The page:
Mother’s Kitchen: Soup’s On

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Some of the best soups use a wide assortment of vegetables.
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Prepare a batch of chicken minestrone, potato cheese, or hot and sour and you'll be the one saying "soup's on!"

While living on our farm on the upper peninsula of Michigan, my family had a wood-burning stove on which we’d simmer soup all day long. And if you’ve ever survived a Michigan winter, you know how you come to live for your wood stove. Lunch was regularly signaled by the call of “Soup’s on!” and the enticing smell of chicken minestrone or cream of broccoli, which permeated the house and didn’t stop there. It frequently traveled right out the flue and down the road. While it may sound unbelievable, the aroma of cooked vegetables could sometimes be detected a mile away.

I remember one soup break in particular. My husband noticed that the stove’s flue appeared to be somewhat loose and decided he would “fix” it. As he got down to work, he accidentally disengaged the flue pipe. The little scenario resulted in a soot-covered husband and equally covered two-year-old son. I can also assure you that soot does nothing to enhance the flavor of simmering soup.

Regarding nutrition, a recent study shows that eating a small bowl of soup before dinner helps overweight people to eat less and lose extra pounds (as long as they avoid cream soups). Remember how Grandma used to insist on bringing over hot chicken soup every time you had a sniffle? She also knew what she was doing. The University of Nebraska Medical Center recently determined that chicken soup (or broth) has anti-inflammatory properties and reduces cold symptoms even when diluted up to 200 times.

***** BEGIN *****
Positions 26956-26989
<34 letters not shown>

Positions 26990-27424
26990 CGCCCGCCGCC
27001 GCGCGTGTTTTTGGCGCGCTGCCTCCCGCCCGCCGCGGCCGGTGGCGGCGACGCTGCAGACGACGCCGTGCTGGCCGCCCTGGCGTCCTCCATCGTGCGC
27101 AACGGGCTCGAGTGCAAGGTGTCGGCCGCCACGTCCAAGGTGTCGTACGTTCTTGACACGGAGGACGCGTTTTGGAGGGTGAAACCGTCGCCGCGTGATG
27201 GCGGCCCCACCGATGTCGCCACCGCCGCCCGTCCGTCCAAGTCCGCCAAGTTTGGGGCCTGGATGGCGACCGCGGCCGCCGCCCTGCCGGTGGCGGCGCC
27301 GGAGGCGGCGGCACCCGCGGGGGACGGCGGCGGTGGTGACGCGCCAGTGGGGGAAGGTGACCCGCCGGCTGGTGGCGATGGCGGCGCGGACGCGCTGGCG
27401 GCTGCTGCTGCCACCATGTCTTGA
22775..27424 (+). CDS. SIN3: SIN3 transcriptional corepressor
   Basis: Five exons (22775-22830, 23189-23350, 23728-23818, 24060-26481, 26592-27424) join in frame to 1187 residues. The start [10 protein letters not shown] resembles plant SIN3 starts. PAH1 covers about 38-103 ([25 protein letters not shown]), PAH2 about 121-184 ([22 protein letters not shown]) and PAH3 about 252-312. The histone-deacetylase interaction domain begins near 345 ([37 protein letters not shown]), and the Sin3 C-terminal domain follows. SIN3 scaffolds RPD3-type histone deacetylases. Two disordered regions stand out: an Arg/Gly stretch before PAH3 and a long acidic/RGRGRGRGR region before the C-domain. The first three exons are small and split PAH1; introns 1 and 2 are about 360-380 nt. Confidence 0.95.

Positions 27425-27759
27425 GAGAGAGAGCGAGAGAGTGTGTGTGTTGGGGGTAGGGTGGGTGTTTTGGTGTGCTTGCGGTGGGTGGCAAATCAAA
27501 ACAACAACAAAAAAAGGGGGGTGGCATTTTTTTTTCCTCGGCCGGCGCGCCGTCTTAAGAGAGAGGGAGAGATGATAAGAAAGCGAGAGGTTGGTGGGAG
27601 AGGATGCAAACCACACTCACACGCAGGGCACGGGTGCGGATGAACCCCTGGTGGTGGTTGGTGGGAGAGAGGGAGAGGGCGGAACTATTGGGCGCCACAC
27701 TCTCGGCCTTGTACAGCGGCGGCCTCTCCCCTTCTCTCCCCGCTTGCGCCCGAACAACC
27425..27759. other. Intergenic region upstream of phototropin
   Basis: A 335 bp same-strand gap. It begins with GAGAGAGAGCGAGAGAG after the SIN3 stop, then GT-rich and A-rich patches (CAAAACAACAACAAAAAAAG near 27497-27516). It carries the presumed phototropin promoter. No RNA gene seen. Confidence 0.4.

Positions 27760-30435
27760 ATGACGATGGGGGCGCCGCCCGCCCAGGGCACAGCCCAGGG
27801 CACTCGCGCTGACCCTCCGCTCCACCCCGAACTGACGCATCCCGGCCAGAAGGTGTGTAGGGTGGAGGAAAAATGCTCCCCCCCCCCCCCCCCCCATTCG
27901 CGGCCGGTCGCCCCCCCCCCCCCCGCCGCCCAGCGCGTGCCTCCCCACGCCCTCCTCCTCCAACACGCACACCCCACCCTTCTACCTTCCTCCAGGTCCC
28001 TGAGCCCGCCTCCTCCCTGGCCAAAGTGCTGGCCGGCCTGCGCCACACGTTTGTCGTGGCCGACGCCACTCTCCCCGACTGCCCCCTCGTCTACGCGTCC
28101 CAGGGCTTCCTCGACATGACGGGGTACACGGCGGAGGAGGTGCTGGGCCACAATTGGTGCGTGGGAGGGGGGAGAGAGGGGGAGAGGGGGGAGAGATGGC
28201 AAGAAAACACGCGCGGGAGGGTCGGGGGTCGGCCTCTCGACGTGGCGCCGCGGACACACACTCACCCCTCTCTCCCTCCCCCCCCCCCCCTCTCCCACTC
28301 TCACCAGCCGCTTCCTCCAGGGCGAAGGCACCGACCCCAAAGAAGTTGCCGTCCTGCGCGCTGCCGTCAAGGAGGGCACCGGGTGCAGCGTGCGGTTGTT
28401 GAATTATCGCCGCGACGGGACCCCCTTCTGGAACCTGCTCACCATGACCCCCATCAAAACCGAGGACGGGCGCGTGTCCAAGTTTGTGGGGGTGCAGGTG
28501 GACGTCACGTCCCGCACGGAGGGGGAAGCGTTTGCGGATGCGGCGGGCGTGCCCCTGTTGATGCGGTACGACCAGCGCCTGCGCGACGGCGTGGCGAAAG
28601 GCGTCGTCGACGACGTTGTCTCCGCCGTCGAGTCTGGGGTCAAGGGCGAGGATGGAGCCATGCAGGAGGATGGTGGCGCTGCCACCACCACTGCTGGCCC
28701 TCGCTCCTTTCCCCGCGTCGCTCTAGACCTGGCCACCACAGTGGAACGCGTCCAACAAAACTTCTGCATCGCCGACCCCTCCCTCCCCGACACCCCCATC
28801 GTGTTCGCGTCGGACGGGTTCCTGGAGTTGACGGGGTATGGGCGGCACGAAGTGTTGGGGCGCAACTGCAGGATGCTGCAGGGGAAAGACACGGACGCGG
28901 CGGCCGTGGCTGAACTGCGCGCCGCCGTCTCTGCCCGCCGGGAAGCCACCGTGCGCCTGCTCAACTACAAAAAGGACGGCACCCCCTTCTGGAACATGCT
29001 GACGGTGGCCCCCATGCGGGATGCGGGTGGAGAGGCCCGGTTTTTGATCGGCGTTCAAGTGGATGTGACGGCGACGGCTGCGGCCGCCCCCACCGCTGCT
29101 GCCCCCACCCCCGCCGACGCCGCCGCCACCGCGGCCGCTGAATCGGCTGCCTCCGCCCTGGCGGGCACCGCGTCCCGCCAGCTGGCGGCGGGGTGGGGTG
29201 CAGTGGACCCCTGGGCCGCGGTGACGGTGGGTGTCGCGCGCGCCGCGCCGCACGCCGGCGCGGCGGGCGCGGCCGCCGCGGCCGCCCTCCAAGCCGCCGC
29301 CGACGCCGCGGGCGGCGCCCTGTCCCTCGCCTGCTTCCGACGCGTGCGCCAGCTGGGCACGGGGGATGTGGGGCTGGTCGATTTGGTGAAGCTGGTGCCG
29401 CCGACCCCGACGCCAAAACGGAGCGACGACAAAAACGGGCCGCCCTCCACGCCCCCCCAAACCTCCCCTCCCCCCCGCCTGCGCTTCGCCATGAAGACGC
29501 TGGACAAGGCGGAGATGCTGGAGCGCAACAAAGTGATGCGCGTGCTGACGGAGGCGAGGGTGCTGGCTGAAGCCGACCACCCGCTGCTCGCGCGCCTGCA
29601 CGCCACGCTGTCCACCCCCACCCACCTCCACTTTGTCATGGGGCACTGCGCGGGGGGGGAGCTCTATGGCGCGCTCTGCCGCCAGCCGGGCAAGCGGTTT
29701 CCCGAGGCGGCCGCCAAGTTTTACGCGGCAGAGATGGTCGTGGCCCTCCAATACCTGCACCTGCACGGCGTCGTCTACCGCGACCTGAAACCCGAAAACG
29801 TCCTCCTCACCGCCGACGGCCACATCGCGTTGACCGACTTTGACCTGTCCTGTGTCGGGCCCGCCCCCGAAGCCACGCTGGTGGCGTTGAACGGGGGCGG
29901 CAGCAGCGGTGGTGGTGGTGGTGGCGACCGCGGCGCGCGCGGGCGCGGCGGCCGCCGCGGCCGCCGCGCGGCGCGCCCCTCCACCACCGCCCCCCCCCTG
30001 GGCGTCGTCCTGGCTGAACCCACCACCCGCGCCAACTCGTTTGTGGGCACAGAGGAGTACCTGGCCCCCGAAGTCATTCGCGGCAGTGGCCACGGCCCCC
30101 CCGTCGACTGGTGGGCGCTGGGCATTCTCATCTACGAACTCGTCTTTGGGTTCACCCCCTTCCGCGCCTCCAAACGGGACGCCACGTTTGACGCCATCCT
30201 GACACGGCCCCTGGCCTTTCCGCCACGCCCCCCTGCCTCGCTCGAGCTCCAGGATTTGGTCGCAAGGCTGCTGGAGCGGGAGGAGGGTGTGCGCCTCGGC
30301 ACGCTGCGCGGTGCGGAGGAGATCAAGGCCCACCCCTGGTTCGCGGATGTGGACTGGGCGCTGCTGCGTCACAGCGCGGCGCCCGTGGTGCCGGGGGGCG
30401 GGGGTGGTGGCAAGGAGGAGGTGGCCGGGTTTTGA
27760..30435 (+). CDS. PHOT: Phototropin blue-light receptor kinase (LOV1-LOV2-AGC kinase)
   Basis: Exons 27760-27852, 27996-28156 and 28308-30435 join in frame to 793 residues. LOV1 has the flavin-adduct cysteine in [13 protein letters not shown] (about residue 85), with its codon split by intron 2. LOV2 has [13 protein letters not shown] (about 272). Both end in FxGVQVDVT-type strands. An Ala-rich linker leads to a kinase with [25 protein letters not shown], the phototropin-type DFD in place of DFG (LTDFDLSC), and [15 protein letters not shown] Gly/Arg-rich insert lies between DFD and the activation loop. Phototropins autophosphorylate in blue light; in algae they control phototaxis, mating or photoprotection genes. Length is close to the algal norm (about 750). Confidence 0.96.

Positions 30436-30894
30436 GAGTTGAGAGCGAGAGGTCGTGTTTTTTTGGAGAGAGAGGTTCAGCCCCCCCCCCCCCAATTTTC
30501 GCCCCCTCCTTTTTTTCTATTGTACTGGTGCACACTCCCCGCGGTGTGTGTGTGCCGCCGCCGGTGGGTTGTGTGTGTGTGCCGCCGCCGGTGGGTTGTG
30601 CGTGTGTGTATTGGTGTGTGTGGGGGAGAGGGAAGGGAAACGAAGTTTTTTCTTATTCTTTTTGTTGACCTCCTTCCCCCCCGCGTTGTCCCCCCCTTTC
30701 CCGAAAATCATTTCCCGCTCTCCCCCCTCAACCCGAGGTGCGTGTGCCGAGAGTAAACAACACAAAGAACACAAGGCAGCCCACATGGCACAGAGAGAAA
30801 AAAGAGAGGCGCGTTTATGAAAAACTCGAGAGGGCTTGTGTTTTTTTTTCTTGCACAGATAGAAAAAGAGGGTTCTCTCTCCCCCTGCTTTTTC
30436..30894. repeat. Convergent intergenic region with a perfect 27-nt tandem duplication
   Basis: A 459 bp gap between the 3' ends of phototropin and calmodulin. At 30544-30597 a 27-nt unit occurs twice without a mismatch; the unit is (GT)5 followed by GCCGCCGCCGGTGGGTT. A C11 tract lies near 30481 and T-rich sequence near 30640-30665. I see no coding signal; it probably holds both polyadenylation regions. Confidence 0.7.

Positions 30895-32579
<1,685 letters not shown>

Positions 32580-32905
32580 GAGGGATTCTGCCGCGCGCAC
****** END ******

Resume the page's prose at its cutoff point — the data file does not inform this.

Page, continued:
There are no official rules when it comes to making soup. Use leftover pot roast or chicken legs along with dried beans, pasta, and the green beans junior wouldn’t touch during dinner. Store celery tops, carrot ends, onion, tomato, fresh herbs, and other leftovers in your refrigerator or freezer.

Maybe you’re wondering how you’ve managed to stock up your refrigerator with so much broccoli. If so, why not whip up a batch of cream of broccoli? You can avoid using all the butter, milk, or cream that goes into the standard broccoli soup by thickening it with pureed potatoes and other vegetables.

I make at least one pot of soup a week to have on hand during the winter months. That way family members who get hungry at strange times of the day can make their own meals. My son, who has grown quite fond of my soups, even enjoys the occasional cup of soup for breakfast. Best of all, having pre-made soup frees me on those cold nights when I just don’t feel like cooking and would much rather curl up in bed.